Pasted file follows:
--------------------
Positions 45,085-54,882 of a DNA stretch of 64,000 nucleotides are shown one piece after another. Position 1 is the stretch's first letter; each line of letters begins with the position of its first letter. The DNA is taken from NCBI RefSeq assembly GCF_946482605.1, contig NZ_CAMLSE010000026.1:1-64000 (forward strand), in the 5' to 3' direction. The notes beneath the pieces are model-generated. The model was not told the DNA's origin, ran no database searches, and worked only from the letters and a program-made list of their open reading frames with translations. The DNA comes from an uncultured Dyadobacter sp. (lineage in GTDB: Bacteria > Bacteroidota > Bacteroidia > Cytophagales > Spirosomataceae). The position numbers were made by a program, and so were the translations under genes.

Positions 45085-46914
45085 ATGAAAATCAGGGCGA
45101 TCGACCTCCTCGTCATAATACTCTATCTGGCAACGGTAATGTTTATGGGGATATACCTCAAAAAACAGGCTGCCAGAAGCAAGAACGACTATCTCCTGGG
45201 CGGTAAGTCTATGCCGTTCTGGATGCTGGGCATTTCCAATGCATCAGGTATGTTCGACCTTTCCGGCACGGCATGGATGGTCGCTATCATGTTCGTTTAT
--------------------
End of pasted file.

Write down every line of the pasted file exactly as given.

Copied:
Positions 45,085-54,882 of a DNA stretch of 64,000 nucleotides are shown one piece after another. Position 1 is the stretch's first letter; each line of letters begins with the position of its first letter. The DNA is taken from NCBI RefSeq assembly GCF_946482605.1, contig NZ_CAMLSE010000026.1:1-64000 (forward strand), in the 5' to 3' direction. The notes beneath the pieces are model-generated. The model was not told the DNA's origin, ran no database searches, and worked only from the letters and a program-made list of their open reading frames with translations. The DNA comes from an uncultured Dyadobacter sp. (lineage in GTDB: Bacteria > Bacteroidota > Bacteroidia > Cytophagales > Spirosomataceae). The position numbers were made by a program, and so were the translations under genes.

Positions 45085-46914
45085 ATGAAAATCAGGGCGA
45101 TCGACCTCCTCGTCATAATACTCTATCTGGCAACGGTAATGTTTATGGGGATATACCTCAAAAAACAGGCTGCCAGAAGCAAGAACGACTATCTCCTGGG
45201 CGGTAAGTCTATGCCGTTCTGGATGCTGGGCATTTCCAATGCATCAGGTATGTTCGACCTTTCCGGCACGGCATGGATGGTCGCTATCATGTTCGTTTAT